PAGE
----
How is aid getting into Gaza?

With more than 1.5 million people in Gaza at risk of famine, safe and unimpeded aid access is desperately needed. But how will it get delivered?

The humanitarian situation in Gaza, and particularly Rafah, grows more desperate by the day. Aid routes close and reopen, but the people of Gaza cannot wait.

More than 1.5 million people now face the threat of starvation, and the entire 2.2 million population faces acute food insecurity. The situation is catastrophic and people’s lives hang in the balance.

Red Cross and Red Crescent Movement colleagues are working tirelessly to facilitate the delivery of aid, and in the last seven months the Palestine Red Crescent Society has reached over 1.3 million people with, food parcels, hygiene kits, blankets and other basic essentials.

But it is not enough. A greatly increased and regular flow of humanitarian aid into Gaza is needed, and humanitarian workers must be able to safely distribute this aid across Gaza. 

Is aid getting into Gaza?

As of this week, aid has not been able to get into Gaza via the Rafah crossing. This critically impedes the lifesaving humanitarian support systems which people in Gaza rely on for survival.

Before the conflict began in October last year, 400-500 trucks entered Gaza every single day. Since then aid has been entering Gaza, but the amount has fluctuated since and has been consistently and significantly below the amount required.

At the start of the year, only 135 trucks a day were able to enter, falling to 60 in mid-February.

According to our Palestine Red Crescent Society colleagues, more than 200 trucks have been entering Gaza daily in recent weeks, through the Rafah and Kerem Shalom/Karem Abu Salem crossings.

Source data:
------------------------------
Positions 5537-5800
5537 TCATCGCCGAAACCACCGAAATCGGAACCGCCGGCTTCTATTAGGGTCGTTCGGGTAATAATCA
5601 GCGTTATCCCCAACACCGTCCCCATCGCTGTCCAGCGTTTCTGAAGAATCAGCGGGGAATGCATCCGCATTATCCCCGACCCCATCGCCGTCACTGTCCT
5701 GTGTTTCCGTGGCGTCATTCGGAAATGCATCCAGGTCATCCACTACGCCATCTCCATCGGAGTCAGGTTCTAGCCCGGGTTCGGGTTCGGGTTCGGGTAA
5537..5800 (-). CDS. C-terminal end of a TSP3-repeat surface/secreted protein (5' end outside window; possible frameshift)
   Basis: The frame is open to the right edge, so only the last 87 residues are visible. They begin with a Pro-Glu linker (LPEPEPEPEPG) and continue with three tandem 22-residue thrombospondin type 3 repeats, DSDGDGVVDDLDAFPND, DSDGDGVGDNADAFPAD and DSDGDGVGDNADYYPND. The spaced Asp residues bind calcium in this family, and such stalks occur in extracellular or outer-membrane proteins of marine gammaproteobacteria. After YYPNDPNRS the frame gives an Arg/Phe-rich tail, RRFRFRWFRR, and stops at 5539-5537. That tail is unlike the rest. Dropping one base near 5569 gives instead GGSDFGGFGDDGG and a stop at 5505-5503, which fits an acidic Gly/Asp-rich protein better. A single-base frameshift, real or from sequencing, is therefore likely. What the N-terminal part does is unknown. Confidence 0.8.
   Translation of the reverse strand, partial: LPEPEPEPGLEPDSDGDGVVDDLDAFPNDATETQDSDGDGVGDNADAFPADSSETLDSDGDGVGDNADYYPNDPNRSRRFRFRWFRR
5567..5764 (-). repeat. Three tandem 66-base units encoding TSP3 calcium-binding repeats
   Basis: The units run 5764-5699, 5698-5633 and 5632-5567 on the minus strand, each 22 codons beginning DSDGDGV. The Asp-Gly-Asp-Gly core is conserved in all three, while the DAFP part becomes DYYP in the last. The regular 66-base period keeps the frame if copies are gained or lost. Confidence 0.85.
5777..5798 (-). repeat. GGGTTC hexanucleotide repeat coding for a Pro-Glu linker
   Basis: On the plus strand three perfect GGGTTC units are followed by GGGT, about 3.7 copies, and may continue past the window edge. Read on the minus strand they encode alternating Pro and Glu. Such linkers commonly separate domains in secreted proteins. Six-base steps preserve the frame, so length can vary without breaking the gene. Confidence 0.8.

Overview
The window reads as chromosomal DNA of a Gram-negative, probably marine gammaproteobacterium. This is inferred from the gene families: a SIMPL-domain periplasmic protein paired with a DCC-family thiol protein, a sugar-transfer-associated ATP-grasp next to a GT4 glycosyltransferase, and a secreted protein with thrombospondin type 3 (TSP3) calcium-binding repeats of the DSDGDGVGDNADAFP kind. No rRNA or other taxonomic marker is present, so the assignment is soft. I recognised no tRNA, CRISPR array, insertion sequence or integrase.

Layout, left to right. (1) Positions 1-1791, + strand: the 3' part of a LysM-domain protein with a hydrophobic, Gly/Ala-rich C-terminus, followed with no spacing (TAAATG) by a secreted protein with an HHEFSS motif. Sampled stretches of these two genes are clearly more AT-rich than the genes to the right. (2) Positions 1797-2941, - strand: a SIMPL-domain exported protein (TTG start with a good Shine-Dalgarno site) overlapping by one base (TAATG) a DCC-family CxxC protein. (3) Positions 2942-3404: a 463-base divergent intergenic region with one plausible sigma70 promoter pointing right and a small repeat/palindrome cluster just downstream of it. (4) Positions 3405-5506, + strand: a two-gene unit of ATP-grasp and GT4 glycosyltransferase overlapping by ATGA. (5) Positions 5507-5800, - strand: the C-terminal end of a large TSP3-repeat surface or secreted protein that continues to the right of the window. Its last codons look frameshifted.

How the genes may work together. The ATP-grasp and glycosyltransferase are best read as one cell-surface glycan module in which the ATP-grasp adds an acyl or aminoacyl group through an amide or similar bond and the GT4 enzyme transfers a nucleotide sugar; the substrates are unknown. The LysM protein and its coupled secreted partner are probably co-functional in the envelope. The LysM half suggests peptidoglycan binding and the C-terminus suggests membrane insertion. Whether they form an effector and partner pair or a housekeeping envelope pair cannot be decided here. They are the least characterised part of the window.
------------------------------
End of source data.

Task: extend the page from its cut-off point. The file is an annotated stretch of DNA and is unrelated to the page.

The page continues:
However, this is still nowhere near enough to meet the vast humanitarian needs in Gaza.

What's the aid situation like in Gaza?

Over 1.5 million people are now living in dire conditions in Rafah. The area is overcrowded, many people are living on the streets with only cardboard or scraps of wood for shelter.

Most people in Rafah have already been displaced multiple times. Much of the remaining health infrastructure still functioning in Gaza is located in Rafah, meaning an already devastated health system now risks complete collapse. There is a lack of food, drinking water, sanitation, healthcare, and safety.

In early May, hostilities in Rafah intensified. People here live in a state of fear every minute of the day. Less aid means less chance of survival.

Sumiko was recently deployed with the IFRC to act as an Operations Manager for the Middle East crisis emergency appeal. She says: “It’s nearly two million people within a tiny area of Gaza.

“From a humanitarian perspective, we just need to focus on the civilians affected and what we can do to support them during this complex crisis.”

What’s the quickest and best way to get aid into Gaza?

The quickest way to get aid into Gaza is to increase the aid passing through established crossings like Rafah, Kerem Shalom/Karem Abu Salem and Erez/Beit Hanoun.

Delivering aid by land is the most efficient and effective way into Gaza. This approach is sustainable, reliable and has been successful in the past.

How has the Red Crescent been getting aid into Gaza?

Colleagues from the Palestine Red Crescent Society (PRCS) and the Egyptian Red Crescent Society (ERCS) are working day and night, risking, their lives to deliver assistance.

They have done so for seven long months, playing a critical role in getting aid across the border and distributed to people in Gaza.


The Palestine Red Crescent Society are one of very few humanitarian actors who are present in Gaza itself - from north to south.

“The Palestine Red Crescent Society are one of very few humanitarian actors who are present in Gaza itself, throughout the Gaza strip from the south to the north,” continues Sumiko.

“They have been providing assistance, not just now because of the recent conflict, but throughout the history of the Occupied Palestinian Territory.”